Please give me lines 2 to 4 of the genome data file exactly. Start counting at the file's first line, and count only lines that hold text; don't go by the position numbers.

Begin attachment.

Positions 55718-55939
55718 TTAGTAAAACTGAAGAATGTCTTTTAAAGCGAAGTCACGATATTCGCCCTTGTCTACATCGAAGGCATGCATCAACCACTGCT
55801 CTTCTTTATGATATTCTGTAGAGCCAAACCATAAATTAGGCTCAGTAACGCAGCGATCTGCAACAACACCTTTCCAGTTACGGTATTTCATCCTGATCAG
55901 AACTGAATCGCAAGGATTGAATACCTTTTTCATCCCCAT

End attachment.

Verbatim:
55718 TTAGTAAAACTGAAGAATGTCTTTTAAAGCGAAGTCACGATATTCGCCCTTGTCTACATCGAAGGCATGCATCAACCACTGCT
55801 CTTCTTTATGATATTCTGTAGAGCCAAACCATAAATTAGGCTCAGTAACGCAGCGATCTGCAACAACACCTTTCCAGTTACGGTATTTCATCCTGATCAG
55901 AACTGAATCGCAAGGATTGAATACCTTTTTCATCCCCAT